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Bad Religion: Bad Religion (EP)

Bad Religion

Bad Religion
Epitaph Records, 1981

Bad Religion's self-titled debut EP is pretty much exactly what a fan of the band would expect (unlike, say, 1983's Into the Unknown): tightly-played melodic punk rock, intelligent (if, occasionally gratuitously abstruse) lyrics, and multi-vocal harmonies delivering sociopolitical critiques. Bad Religion is also exactly what you'd expect from a group of precocious fifteen- and sixteen-year-olds playing in a hardcore band in the early 1980s: a bunch of barely distinguishable tracks played at blazing speed and a lot of anger that seems just a little bit forced, as if they're trying to compete with older, cooler kids.

While certainly not as good as their later, more mature recordings, Bad Religion is considerably better than most of the hardcore records coming out of Southern California at the time. You can definitely hear intimations of the deep melodies and astoundingly thoughtful lyrical content of albums like Suffer and The Process of Belief on Bad Religion. It just sounds like we're listening outside the band's practice space as they're attempting to find their sound. Give 'em a few years and they'll be legendary...

No Empathy: Ben Weasel Don't Like It (EP)

Although Marc Ruvelo and crew abandoned heavy metal by the time they released their second album, Freedom of Flesh, in 1989, No Empathy never really lost the harder edge of their earlier sound. Indeed, while the Ben Weasel Don't Like It EP has all the hallmarks of a good straightforward punk record -- speed, relatively uncomplicated chord progressions, et cetera -- there are more than a handful of metal-tinged moments on the disk. Some of Ruvelo's vocals could easily be transferred to a thrashcore record without much alteration and the guitars on "Another Word for Unhappiness" do occasionally evoke images of feather-haired, spandex-clad cock rockers windmilling their way through some arena ballad, but the metalish aspects of the band are kept in check and never really approach the ostentatious posturing of some (unnamed) bands with similar tendencies.

That said, this is a good punk record. In addition to the title track and the band's cover of Bad Religion's "Chasing the Wild Goose, which appeared, respectively, as the A and B sides of the original 7" release, the Broken Rekids EP adds three solid original songs to the mix.

Track Listing:

Track 1."Ben Weasel Don't Like It." A good-natured poke at Ben Weasel's notoriously opinionated Chicago scene reports and columns for Maximunrocknroll, "Ben Weasel Don't Like It" is framed by a scene in which Marc Ruvelo asks Ben for the punk rock pseudo-curmudgeon's opinion of his band, to which Ben declares "that, uh, pretty much totally sucked." As a gimmick between friends, the voice-over works nicely and ribs both Weasel and his detractors. I mean, in my limited correspondences with Ben, he has struck me as an uncommonly kind and considerate individual, quite unlike the vitriolic nose-wrinkler some people claim his columns present him to be. "Ben Weasel Don't Like It" sets the record straight: Ben is opinionated and he has a sense of humor about it. He's as willing to criticize himself as he is to critique others. Oh, and the song fucking rocks. Easily one of the best No Empathy tracks out there.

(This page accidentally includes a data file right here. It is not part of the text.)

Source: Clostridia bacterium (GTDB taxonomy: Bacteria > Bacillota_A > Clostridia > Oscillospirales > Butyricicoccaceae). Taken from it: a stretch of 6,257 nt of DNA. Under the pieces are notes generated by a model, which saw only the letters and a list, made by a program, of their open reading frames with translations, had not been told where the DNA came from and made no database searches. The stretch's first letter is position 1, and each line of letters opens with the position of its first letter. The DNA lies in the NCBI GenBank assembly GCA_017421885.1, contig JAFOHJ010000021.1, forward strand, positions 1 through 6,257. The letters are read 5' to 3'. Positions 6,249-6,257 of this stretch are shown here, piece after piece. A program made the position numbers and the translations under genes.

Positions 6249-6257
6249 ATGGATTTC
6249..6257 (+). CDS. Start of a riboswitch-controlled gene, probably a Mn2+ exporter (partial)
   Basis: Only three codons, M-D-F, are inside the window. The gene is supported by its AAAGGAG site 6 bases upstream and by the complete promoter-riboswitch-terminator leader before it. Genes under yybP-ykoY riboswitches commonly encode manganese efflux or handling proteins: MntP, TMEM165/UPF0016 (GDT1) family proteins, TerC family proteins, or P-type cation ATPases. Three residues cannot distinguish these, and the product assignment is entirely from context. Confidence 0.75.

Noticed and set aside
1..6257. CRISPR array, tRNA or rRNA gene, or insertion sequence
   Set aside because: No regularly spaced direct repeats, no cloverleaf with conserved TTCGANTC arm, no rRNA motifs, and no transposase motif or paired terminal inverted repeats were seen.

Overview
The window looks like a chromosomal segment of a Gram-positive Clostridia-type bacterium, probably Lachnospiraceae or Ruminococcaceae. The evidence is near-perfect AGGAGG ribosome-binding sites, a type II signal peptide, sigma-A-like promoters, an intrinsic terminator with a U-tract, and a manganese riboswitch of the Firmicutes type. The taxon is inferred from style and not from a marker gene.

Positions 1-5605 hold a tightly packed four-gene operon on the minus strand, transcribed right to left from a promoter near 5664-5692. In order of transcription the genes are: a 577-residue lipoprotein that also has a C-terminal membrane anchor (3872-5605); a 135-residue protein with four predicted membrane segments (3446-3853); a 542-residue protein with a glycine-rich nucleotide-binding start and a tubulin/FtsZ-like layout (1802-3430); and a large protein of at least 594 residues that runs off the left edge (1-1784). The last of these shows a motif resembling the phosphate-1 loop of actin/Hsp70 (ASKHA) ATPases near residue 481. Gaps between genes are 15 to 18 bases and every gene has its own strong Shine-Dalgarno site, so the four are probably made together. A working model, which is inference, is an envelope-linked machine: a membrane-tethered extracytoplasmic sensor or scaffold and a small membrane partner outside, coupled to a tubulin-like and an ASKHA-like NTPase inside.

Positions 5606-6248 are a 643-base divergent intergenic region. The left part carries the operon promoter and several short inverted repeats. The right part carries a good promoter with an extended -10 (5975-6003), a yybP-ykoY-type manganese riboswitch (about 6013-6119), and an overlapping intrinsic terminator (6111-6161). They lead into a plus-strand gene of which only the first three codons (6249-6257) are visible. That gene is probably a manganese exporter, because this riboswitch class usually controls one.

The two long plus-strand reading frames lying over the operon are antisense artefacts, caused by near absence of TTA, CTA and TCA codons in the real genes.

Track 2. "Chasing the Wild Goose." The story is fairly well-known in punk circles: After the successes of their self-titled debut EP and first album, How Could Hell Be Any Worse? in 1982, Bad Religion inexplicably began writing keyboard-laden progressive rock when preparing their sophomore effort, Into The Unknown. Although the band has refused to re-release what many consider to be a disastrous punk rock faux pas, the record did make it out of the studio and into the hands of puzzled hardcore fans worldwide. After the head-scratching and eye-blinking subsided, it seems, people noticed that a few of the tracks were, ultimately, not half bad. "Chasing the Wild Goose," a tale of depression and desperation not wholly unlike some of Bad Religion's later work, is one such song and No Empathy's rendition, while slower than the rest of the EP, is a fairly catchy tune, preserving the melancholy of the original while injecting a bit of actual punk energy into the track.

Track 3. "Maps." Straight-forward poppy punk and a suitably mid-tempo bridge between "Wild Goose" and the faster fare comprising the remainder of the EP.

Track 4. "Another Word for Unhappiness." Certainly not a standout track, but replay-worthy nonetheless.

Track 5. "Veteran." Okay, this sounds like the sort of music I remember from the nineties: bouncy bass lines, buzzing guitars, and dueling vocals on the chorus. Perfect for slam dancing.

Sobriquet Grade: 82 (B-).

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